Soon after accused slayer Edward Thomas Mann quit his job at IBM three years ago, he began believing that he was a victim of a "global conspiracy," which included his wife and son, that wiretapped his house and forced him to become involved with male and female prostitutes, a psychiatrist testified yesterday.
Neil Blumberg, a psychiatrist at Clifton T. Perkins State Hospital, described at least 35 instances in which Mann was convinced that nearly everyone with whom he came in contact was trying to destroy him. Mann was moved to the hospital in Jessup last week after he attempted suicide at the Montgomery County Detention Center in Rockville.
Mann, 38, is charged with killing three people and assaulting 23 others in a siege last May on the Bethesda offices of IBM.
A hearing began Monday in Montgomery County Circuit Court to determine if Mann is mentally competent to stand trial. Mann has signed a guilty plea and has asked to represent himself, but Judge William C. Miller said he will not rule on the plea until the competency hearing concludes later this week.
Blumberg was the second of three psychiatrists called by Mann's public defenders to testify that he has an extreme case of paranoia and is not capable of representing himself.
Blumberg characterized Mann as a tortured person who became increasingly withdrawn and suspicious during the last three years. At one point, Blumberg said, Mann began placing hairs across doors in his house and checking his shag carpet to see whether anyone had entered his house while he was out.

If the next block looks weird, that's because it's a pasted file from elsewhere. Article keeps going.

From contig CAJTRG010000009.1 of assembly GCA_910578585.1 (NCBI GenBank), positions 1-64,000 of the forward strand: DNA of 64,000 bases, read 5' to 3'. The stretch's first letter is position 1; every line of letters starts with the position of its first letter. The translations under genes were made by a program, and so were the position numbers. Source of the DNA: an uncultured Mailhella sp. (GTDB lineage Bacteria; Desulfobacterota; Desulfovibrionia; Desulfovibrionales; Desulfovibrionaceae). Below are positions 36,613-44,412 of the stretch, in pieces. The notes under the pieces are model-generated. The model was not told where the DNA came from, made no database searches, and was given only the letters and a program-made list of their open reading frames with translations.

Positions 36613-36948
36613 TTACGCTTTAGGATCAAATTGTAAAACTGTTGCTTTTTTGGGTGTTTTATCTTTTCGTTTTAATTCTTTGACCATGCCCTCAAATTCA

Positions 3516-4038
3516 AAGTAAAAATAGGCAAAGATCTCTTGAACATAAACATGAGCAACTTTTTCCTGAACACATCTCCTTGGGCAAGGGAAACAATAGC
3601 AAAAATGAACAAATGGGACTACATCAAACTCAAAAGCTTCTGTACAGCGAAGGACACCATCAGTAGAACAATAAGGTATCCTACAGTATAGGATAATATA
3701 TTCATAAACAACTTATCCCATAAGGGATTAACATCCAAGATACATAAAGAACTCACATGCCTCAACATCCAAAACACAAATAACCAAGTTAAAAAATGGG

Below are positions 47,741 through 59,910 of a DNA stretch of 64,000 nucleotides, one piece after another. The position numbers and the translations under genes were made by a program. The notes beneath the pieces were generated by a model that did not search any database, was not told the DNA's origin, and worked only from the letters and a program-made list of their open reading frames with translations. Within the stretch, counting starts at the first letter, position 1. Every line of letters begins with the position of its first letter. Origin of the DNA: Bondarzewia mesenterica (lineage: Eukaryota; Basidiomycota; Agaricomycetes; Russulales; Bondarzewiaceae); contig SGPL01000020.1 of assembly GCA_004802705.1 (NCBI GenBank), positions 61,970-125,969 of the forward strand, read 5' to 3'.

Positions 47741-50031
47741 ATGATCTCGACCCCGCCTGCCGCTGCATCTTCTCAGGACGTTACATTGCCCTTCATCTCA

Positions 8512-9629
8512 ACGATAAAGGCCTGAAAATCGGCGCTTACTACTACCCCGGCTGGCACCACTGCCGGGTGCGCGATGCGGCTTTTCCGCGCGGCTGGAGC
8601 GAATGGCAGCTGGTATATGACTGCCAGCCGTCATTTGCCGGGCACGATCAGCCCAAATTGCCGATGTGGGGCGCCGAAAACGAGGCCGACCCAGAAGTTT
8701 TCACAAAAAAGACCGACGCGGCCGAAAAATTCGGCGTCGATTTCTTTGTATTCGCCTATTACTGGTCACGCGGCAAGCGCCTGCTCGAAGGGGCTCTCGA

Blumberg also said Mann canceled a newspaper subscription when he became convinced that persons involved in the conspiracy were planting subliminal messages in the paper in an effort to manipulate him. Blumberg also said Mann desribed friends who had "led him" to pick up male and female prostitutes in the District as part of an effort "morally and ethically break him."
Mann abandoned the prostitutes, Blumberg said, when he became convinced that even they were involved in the conspiracy. All the prostitutes, Blumberg said, told Mann they wanted to be data processors or computer programmers. Mann had been employed as a computer technician.
"What started as a small spiral of things gradually expanded . . . to the point where the world for him and the people he could go out and see and feel safe with gradually narrowed," Blumberg said. "It was a spiral . . . that he eventually thought would break him."
The turning point, Blumberg said, came in the summer of 1980 when Mann asked his wife to leave because he suspected she was involved. At that point, he bought his first of three guns and began to refuse to answer the door or the phone if the caller first did not "ring their signal."
Under cross-examination, assistant state's attorney Michael Mason tried to refute Blumberg's testimony by indicating that despite Mann's narrowing of his social ties, he continued to go out and see some friends and play cards with his wife's family.